Welcome to the first edition of ‘The Rothley Review’ of the new academic year, which has been created by Mr Mclugash!
I would like to warmly welcome our new children in Foundation Stage and Little Bunnies, along with their parents and carers. I hope you all can see that all of us at Rothley C of E Academy are really trying to develop the children's love of reading, with one of our aims this year to develop the reading community between families and school.
The aims of the Rothley Review are: to promote reading for pleasure, to help parents/carers with buying/borrowing books for their children, to share what the teachers are reading, and to recommend new and exciting literature.
Thank you for all your support with the Roving bookshop that visitied our school on Tuesday 8th October. Over £1700s worth of books were bought, meaning the school earnt well over £300 to spend on more books!
New for 2019
Reading should be a shared experience and something people of all ages enjoy. In a bid to build more of a reading community, there will be a book recommendation for the adults in each Rothley Review! The books will be kept in the school office to ensure the children do not pick up a copy by mistake, so if you would like to borrow this edition's recommendation, please ask the staff at reception.
The book people and scholastic
We are linking our school to The Book People's and Scholastic's websites, meaning the school will earn rewards whenever you buy books through them over the value of £10. I have added a button under each recommendation which provides direct access to each book. The books are competitively priced, with free delivery on offer for purchases over £25 through both websites.
Rothley Community Library
The Rothley Review has teamed up with the Rothley Community Library! This means that all the books recommended in the review will be available to borrow from the Rothley Community Library, as well as the school foyer. The library have created a dedicated area for the Rothley Review, which should make the books easier to find. If you do have any questions, please get in touch with one of the library volunteers.
The Switching Hour by Damaris Young
Never stay out after the Switching Hour...
never let the outside in...
Coming just in time for Halloween, this edge-of-your-seat book will send shivers running down your spine.
Amaya and her brother Kaleb live with their grandmother during a time of severe drought in their town. The superstitious fear that Badeko - a creature on the hunt for children - has been awoken. If the threat of kidnap isn't enough, the family members of the missing children will forget they ever existed if the child is not found within three days.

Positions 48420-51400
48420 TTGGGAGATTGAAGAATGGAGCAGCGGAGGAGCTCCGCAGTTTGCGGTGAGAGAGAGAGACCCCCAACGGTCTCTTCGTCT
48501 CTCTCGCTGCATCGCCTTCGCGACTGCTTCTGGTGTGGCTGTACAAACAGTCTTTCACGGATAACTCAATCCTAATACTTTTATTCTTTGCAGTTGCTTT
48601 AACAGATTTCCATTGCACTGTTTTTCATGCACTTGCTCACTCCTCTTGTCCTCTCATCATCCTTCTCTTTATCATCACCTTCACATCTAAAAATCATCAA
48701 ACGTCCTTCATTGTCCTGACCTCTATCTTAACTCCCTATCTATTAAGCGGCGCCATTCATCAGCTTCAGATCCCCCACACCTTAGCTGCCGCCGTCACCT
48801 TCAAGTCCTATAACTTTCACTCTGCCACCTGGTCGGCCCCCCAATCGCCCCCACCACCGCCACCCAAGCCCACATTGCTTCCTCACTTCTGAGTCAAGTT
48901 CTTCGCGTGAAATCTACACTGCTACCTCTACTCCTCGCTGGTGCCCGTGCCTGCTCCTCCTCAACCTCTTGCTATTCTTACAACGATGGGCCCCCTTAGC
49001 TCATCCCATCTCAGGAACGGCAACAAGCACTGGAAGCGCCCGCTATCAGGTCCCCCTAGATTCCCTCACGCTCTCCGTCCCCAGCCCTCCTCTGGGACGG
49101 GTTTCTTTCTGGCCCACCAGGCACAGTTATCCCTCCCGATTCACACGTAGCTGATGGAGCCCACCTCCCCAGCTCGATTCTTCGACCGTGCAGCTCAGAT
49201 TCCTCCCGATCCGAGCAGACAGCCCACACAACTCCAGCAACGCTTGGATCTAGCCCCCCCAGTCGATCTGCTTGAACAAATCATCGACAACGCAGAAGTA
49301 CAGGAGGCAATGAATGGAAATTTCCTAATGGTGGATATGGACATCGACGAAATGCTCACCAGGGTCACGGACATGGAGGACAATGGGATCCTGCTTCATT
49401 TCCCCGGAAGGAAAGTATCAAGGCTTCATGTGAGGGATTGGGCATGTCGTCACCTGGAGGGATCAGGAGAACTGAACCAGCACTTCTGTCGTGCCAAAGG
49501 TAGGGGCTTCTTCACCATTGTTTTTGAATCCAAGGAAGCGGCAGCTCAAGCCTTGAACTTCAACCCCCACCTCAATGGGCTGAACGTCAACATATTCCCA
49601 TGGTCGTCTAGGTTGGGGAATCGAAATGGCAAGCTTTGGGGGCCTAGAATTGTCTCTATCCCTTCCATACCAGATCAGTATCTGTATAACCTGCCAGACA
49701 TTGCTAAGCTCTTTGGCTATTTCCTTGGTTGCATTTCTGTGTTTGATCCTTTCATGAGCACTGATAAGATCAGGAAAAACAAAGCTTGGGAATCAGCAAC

This book is incredibly tense and a real page-turner - a must read!
Mr Mac's rating: ⭐️⭐️⭐️⭐️⭐️
Spynosaur by Guy Bass
Spynosaur, as the name and front cover suggests, is the combination of a super-spy's brain in the body of a dinosaur. Spynosaur works for the secretive Department 6 alongside his sidekick daughter, Amber, on a quest to rid the world of evil. But when his arch-nemisis, the same villain who tied him to a rocket and blasted him to the moon, is rumoured to have created the most dangerous weapon in the world, will he be able to outwit him this time?
This book is great fun. It combines an interesting story line annd quick-witted characters to create a great addition to the 7-9 year old market.
This book is the first in the series - the second book is called Spynosaur vs. Goldenclaw.
Mr Mac's Rating: ⭐️⭐️⭐️⭐️
Other books by Guy Bass: Stitch Head; Noah Escape; The Legend of Frog + many more!
The Heart and the Bottle by Oliver Jeffers
A beautifully written story about the struggles faced by a young girl when losing a family member.
When the reader is presented with the girl's grandfather's empty chair, it is clear the girl's outlook on life has changed. Using a glass bottle to protect her heart, this once inquisitive girl becomes a shadow of her former self, almost as if she is scared of being the girl she used to be with her grandfather as it reminds her of the pain of losing him.
Eventually, the girl is reminded about what it was like to be a fun-loving child and decides to try and go back to the way she was with her grandfather.
Oliver Jeffers approaches the difficult subject of losing a family member with subtlety and tact, meaning the loss is more implied (through an empty chair) and does not necessarily need to be discussed.
A lovely story that could read again and again.
Mr Mac's Rating: ⭐️⭐️⭐️⭐️⭐️
Other books by Oliver Jeffers: Lost and Found; Here We Are; The Day the Crayons Quit + many more!
The Tattooist of Auschwitz by Heather Morris
Lale Sokolov's (the protagonist) job was to tattoo every new inmate as they enter the infamous concentration camp - Auschwitz, arguably one of the most recognisable symbols of the Holocaust. Cue a heart-breaking tale, based on the recollections from Lale himself, of suffering and loss, but also the irrepresible strength of love.
Heather Morris takes the reader under the inscription ARBEIT MACHT FREI and through the infamous gates of Auschwitz to reveal the horrors faced by the prisoners - a place where humanity forgot itself.
Lale kept his story a secret for over 60 years after the end of World War 2 and what an eye-opening and harrowing experience it was. Morris doesn't shy away from the truth, but she also focuses on Lale's love for Gita, a young lady he fell in love with the moment their eyes met.
As a fan of historical fiction/non-fiction, I devoured this book in two sittings, but I believe this book will be popular with the majority of readers.
It is worth noting that the story is only based on truth, so many elements will be fictional.
Mr Mac's Rating: ⭐️⭐️⭐️⭐️
The sequel to this story - Cilka's Journey - is out in hardback now.
Created with an image by Jonas Jacobsson - "untitled image"